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Police criticise "rude and impatient" motorists after serious road accident
FURIOUS traffic police have criticised “rude and impatient” motorists who complained after they closed a major road to deal with an accident.
The smash, which left a cyclist in hospital with serious leg injuries happened on Blandford Road, Hamworthy.
Officers closed the road for almost two and half hours on Friday afternoon while they dealt with the aftermath.
The immediate area became gridlocked at the worst possible time – rush hour.
But in the congestion, lots of drivers lost their temper and took out frustrations on the police.
Others performed U-turns in Blandford Road to avoid being stuck for hours in the ever-lengthening jam.
Sergeant Steve Quill of the Ferndown Traffic Unit said: “A great many local motorists who were unfortunately caught up in the delay showed little or no patience with officers manning the road closures.
“Many did not accept that the road had to be closed at all. They did not follow the instructions given to them for alternative routes.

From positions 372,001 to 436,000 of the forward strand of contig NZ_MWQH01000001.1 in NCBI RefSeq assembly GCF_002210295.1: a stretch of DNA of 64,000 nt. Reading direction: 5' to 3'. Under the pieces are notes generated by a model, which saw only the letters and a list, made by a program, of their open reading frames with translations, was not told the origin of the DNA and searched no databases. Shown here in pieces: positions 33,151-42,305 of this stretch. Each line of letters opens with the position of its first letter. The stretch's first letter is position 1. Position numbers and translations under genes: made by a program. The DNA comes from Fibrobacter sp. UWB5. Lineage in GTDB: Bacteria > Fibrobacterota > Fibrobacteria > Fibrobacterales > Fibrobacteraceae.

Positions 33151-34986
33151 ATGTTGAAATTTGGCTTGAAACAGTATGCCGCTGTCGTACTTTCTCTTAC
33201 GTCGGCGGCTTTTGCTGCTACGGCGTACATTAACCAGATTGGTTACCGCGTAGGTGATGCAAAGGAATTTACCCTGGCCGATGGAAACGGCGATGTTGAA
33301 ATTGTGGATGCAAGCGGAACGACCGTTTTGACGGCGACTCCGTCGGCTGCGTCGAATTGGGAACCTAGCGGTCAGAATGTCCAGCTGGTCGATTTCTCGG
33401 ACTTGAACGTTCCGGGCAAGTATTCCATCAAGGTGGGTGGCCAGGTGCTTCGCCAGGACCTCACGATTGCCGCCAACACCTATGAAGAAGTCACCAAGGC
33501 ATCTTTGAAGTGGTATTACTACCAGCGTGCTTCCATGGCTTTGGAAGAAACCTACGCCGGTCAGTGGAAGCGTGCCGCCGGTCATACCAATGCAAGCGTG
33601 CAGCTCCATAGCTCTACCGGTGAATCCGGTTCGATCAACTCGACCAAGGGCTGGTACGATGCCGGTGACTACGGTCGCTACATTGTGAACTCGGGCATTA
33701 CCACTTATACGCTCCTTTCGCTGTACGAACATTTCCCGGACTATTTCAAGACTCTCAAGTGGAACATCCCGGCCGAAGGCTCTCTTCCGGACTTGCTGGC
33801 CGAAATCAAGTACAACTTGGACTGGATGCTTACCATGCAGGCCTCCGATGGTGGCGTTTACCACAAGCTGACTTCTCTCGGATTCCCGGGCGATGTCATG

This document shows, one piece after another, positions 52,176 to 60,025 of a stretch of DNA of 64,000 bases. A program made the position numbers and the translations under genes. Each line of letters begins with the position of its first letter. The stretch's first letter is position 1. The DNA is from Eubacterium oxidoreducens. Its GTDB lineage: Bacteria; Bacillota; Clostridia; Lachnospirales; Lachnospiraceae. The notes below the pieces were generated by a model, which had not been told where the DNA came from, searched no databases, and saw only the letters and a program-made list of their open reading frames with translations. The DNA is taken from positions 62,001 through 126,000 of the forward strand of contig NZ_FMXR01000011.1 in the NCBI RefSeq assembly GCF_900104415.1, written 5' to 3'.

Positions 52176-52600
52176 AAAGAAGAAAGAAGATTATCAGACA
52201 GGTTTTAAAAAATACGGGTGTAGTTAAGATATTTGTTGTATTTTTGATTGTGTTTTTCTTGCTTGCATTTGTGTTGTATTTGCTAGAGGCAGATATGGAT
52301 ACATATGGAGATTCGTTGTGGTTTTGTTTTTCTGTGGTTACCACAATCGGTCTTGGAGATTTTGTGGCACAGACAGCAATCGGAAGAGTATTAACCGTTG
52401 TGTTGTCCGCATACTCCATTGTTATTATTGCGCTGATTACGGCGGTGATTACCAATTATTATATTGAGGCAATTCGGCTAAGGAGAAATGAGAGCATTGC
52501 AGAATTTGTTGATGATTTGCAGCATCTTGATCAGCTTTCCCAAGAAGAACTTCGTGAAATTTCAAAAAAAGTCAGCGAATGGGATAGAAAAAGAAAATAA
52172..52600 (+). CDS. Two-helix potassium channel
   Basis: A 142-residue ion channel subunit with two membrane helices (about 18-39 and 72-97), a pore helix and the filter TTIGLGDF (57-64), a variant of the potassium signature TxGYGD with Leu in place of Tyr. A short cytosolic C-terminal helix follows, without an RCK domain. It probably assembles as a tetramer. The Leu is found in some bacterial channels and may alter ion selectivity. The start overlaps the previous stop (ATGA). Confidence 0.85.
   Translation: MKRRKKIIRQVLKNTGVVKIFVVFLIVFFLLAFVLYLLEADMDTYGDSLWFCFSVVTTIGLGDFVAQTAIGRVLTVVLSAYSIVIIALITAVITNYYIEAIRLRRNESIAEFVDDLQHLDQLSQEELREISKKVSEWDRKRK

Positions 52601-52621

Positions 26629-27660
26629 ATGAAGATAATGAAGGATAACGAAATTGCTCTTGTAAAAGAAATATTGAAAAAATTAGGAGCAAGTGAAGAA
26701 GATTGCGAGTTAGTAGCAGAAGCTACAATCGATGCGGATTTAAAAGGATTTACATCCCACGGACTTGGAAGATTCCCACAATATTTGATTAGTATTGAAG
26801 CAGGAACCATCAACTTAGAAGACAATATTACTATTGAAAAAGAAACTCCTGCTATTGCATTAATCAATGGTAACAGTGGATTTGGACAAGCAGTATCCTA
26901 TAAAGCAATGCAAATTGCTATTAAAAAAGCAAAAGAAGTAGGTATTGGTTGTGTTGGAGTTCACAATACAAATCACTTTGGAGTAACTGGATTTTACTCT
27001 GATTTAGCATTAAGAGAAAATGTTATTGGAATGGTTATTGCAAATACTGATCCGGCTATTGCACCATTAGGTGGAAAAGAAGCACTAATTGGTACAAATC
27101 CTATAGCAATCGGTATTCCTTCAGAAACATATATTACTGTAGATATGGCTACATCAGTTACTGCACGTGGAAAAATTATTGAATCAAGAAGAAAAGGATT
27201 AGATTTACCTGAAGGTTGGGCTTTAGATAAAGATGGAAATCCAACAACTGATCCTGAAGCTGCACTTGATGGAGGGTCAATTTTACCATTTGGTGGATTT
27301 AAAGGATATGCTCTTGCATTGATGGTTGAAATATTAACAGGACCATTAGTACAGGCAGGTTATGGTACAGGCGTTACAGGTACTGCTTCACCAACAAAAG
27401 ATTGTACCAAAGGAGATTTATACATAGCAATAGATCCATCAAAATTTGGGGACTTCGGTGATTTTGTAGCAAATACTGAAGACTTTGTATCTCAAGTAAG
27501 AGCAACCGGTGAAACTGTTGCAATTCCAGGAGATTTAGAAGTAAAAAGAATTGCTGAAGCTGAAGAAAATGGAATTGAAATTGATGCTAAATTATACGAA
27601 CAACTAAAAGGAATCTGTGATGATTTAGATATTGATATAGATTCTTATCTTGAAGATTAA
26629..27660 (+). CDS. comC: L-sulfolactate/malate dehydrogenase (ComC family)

“I’m sure if these impatient and rude drivers had someone in their families involved in a serious collision, they would want the police to do all they could to investigate the matter fully,” he added.
He said road closures were only made when absolutely necessary to reduce inconvenience to local communities, and added that drivers should remain calm.
The cyclist, a 32-year-old local man, was involved in a collision with a black Suzuki motorcycle as both overtook a line of traffic near the junction of Symes Road at about 4.30pm. The motorcycle then struck a car.
Both were heading towards Upton.
Temporary traffic lights slowed already heavy traffic to a crawl near the railway bridge at Turlin Road.
The motorcyclist, a 41-year-old Bournemouth man, suffered facial injuries and a broken nose. A police spokesman said the cyclist’s helmet had saved his life.
One Hamworthy resident who turned out of Turlin Moor and couldn’t make it to her home just up the road, drove away and sought refuge with relatives.
“I thought I would never get home,” she said.
“People were turning in the road. What did they want us to do, sit there?”
Gordon Agar, who lives in the road, had seen the traffic build up all day, from the one-way lights put in near the bridges as workmen dealt with a gas leak.
“There was a long queue all day,” he said. “The traffic was backed up all along the road. It was coming to home time and youngsters will go along the outside and overtake.”
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